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Tiger Woods dropped the ball by not disqualifying himself at Masters

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Cheers and Jeers,Sports,Golf,Kevin Dunleavy

Tiger Woods should be happy he didn't make a run at the leaders in the final round of the Masters. Any further examination of how he and tournament officials handled his illegal drop would have cast them all in a bad light and forever damaged a game whose very essence is honesty and integrity. An asterisk attached to a Woods victory would have been a blot -- on his reputation, on the motives of Augusta National and on the sport.

Ninety-nine percent of the time in golf, no one is watching. It's just you, your ball, your clubs and your conscience.

But if you happen to be Tiger Woods, everybody is watching. If any other player in the field had committed the same violation, it likely would have gone undetected. But all the eyeballs on Woods are precisely why he needs to be golf's example-setter.

Because it's the Masters and because it's Tiger Woods, ill-informed opinions were flying fast and furious this weekend. In many cases, comparisons were made to other sports. But golf is not like any other sport. It is a singular pursuit in which competitors are required to call violations on themselves.

For those who missed it, what Woods did was admit to improving his lie. He dropped his ball further from where he should in order to give him an easier shot. There is no gray area. This is known as cheating. Whether he did so knowingly, casually or out of ignorance of the rules doesn't matter. He gave himself an advantage, and whether he knew it at the time or after the fact, Woods should have disqualified himself as many before him have done.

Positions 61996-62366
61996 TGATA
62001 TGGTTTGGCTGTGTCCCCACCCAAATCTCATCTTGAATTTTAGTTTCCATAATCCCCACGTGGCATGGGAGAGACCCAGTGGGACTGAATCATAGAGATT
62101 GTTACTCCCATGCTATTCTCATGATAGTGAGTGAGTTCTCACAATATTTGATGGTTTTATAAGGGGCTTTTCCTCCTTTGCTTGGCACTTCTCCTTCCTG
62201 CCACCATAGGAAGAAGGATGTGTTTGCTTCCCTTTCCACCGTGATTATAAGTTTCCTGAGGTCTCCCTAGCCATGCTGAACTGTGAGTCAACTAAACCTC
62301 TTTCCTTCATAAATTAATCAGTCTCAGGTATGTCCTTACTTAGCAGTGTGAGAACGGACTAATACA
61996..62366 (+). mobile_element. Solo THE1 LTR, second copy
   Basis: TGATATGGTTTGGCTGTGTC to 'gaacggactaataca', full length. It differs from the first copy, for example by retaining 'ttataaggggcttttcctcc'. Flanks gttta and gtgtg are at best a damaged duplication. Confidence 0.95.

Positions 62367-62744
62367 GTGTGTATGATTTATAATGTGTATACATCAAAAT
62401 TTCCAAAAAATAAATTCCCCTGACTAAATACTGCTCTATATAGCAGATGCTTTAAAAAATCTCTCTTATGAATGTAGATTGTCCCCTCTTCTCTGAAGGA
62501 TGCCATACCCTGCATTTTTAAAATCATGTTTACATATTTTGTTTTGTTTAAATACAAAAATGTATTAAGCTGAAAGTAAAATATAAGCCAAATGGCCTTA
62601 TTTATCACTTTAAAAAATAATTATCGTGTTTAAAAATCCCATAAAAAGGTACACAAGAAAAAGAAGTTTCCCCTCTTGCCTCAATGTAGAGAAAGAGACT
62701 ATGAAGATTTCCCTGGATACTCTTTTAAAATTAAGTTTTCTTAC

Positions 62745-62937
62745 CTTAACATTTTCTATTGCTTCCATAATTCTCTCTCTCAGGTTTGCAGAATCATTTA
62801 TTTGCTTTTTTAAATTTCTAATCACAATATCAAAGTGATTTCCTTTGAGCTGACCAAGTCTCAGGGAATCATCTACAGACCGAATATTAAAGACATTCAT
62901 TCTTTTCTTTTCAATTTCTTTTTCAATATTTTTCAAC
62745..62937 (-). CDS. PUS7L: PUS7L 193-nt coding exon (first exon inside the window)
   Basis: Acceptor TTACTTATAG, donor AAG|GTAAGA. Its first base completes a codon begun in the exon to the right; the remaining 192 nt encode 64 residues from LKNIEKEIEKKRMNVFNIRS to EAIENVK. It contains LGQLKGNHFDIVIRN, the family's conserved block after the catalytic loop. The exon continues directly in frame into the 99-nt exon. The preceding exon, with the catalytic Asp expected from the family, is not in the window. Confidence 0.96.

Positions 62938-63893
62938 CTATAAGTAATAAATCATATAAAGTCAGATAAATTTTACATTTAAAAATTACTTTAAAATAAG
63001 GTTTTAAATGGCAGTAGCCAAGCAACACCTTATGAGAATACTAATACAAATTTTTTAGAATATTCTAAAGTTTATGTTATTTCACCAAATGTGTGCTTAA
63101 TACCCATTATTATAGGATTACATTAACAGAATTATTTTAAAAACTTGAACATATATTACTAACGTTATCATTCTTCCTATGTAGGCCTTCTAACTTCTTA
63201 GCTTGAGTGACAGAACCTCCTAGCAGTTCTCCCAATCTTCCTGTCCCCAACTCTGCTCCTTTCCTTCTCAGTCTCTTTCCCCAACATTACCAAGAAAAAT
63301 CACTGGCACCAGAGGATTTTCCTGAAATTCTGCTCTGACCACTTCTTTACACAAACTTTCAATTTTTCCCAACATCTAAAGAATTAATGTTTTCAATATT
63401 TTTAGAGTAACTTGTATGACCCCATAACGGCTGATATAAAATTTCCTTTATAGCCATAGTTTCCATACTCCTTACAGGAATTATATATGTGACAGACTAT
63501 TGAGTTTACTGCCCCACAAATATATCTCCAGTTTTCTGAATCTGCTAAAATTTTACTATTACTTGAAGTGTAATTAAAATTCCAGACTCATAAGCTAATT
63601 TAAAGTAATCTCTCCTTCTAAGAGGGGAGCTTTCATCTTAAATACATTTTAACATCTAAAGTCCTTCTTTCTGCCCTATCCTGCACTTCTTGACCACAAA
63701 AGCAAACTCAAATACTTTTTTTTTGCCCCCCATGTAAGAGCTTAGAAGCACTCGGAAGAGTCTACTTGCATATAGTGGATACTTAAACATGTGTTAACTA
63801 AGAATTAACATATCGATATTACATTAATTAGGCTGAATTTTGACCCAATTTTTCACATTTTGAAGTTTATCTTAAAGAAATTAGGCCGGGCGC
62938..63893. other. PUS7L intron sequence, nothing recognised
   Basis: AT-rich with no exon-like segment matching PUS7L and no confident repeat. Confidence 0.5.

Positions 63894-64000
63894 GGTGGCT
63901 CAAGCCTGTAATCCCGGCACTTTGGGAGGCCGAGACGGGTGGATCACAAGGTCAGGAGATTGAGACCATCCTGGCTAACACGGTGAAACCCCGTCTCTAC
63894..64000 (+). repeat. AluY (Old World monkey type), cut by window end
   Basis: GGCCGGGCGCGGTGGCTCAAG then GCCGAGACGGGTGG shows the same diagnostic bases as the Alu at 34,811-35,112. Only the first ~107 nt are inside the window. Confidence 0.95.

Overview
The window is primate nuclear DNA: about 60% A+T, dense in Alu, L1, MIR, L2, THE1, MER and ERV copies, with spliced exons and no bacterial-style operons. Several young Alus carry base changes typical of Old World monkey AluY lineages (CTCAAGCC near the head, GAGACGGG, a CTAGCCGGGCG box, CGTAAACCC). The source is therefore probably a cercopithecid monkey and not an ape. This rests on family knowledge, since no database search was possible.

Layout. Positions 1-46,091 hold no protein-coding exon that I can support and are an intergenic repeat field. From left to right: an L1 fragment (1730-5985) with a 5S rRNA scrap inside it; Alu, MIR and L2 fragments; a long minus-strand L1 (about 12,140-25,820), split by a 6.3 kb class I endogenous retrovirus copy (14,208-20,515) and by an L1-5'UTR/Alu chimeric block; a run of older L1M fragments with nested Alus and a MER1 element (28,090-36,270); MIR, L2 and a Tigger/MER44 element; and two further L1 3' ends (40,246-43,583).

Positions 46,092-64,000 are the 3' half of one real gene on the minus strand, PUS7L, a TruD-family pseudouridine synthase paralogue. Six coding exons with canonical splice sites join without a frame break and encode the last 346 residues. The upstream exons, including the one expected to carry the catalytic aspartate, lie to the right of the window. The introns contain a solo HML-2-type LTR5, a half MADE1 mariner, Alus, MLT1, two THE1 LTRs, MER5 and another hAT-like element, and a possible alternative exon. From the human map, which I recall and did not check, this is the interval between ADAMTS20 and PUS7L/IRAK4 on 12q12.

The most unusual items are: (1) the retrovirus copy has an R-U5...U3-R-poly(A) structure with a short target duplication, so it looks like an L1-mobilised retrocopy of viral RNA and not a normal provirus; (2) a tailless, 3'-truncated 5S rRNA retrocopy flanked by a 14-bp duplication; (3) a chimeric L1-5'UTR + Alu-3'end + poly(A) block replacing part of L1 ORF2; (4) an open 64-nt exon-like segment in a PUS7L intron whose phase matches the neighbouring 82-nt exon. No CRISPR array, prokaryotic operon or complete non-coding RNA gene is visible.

Kudos to Woods for owning up to it. But then it was up to him to do the right thing, and he didn't.

It shouldn't have been left to Augusta National to insist on a DQ. That might have happened had it not been for all the negative press officials received the previous day when 14-year-old Guan Tianlang was slapped with an unnecessary one-stroke penalty for slow play. Disqualifying Woods would have opened up the club to charges of racism and a torrent of criticism from the outside.

But none of the outcries would have come from golfers, guided by the rules and their conscience.

- Kevin Dunleavy

kdunleavy@washingtonexaminer.com

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